Hydrogels in the natural environment – history and technologies
 
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ArtAgro Polska Sp. z o.o., ul. Bolesława Prusa 1, 32-200 Miechów
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Wydział Nauk o Zwierzętach, Szkoła Główna Gospodarstwa Wiejskiego w Warszawie, ul. Ciszewskiego 8, 02-787 Warszawa
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Bio-Ecology Services Sp. z o.o., ul. Narocz 3, 02-678 Warszawa
Publish date: 2018-12-01
 
Inż. Ekolog. 2018; 6:205–218
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ABSTRACT:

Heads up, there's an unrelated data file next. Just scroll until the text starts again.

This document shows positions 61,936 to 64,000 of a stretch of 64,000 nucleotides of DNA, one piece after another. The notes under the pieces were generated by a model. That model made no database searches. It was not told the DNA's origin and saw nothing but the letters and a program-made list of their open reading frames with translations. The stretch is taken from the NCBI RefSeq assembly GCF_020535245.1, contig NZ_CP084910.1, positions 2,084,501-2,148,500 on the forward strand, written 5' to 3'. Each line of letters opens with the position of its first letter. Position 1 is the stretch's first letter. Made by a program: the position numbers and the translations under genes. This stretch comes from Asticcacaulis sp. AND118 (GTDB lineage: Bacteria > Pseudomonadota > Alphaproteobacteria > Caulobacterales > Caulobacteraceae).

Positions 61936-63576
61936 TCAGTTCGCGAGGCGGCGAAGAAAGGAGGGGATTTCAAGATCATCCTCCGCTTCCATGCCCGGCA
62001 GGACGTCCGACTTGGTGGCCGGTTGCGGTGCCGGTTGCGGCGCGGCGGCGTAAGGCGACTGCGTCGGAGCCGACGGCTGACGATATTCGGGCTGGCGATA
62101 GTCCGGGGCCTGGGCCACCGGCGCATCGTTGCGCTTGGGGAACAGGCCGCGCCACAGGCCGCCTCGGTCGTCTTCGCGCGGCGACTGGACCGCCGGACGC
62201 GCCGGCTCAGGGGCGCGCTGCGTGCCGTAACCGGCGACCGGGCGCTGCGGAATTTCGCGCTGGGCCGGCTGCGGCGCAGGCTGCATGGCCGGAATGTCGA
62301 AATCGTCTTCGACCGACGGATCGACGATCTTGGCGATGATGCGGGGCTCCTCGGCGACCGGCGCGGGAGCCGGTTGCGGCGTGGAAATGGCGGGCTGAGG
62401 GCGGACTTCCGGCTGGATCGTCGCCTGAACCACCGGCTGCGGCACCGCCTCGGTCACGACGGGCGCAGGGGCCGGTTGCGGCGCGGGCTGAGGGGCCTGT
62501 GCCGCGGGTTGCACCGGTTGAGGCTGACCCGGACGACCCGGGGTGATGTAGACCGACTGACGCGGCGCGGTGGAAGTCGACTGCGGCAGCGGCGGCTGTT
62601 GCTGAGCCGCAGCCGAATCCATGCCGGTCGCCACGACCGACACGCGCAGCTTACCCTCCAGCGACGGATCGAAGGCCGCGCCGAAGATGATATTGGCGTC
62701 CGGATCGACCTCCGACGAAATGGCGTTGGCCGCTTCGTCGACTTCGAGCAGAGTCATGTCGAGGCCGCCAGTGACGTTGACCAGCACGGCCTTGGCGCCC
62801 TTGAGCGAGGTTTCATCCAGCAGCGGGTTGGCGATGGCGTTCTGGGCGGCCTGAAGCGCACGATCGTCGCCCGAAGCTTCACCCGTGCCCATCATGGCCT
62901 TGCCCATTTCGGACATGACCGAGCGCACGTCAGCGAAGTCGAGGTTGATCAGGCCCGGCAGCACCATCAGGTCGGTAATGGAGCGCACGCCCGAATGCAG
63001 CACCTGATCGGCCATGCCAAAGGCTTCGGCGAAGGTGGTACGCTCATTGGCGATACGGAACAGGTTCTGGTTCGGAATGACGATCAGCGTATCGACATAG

The growing competition between companies involved in the cultivation of plants, forces the research and development departments to search for new technologies and preparations to achieve better results in these fields. No less important factor determining the choice of technologies and preparations for use in the cultivation of plants, is their impact on the environment. By many years reckless actions (over-fertilization, intensive use of chemical plant protection products, irrigation) the natural environment is constantly degraded. Problems are also caused by capricious climate changes, causing either heavy rains or periods of prolonged drought. The superabsorbent technology seems to be a great opportunity. The solution used for years in the production in technical usage, today has the chance to help agriculture in the fight against drought. The developing technology allows to produce fully biodegradable products that perform the function of soil water storage for plants. Hydrogels designed for agricultural purposes are dedicated to the natural environment, in the same time are allowing to limit the negative effects of drought and revitalize natural resources. Basic economic and social benefits: reducing the need for irrigation by about 20–50% - preventing the effects of water stress and drought, limitation of fertilizer doses by approx. 30% through the “intelligent” way of release of nutrients (fertilizers) within the root system, protection of the natural environment against the effects of over-fertilization and land salinity. limiting the leaching of fertilizers into deeper soil parts, protection of groundwater, limiting the intensity of care treatments by approx. 9%, increase in yield by approx. 15%.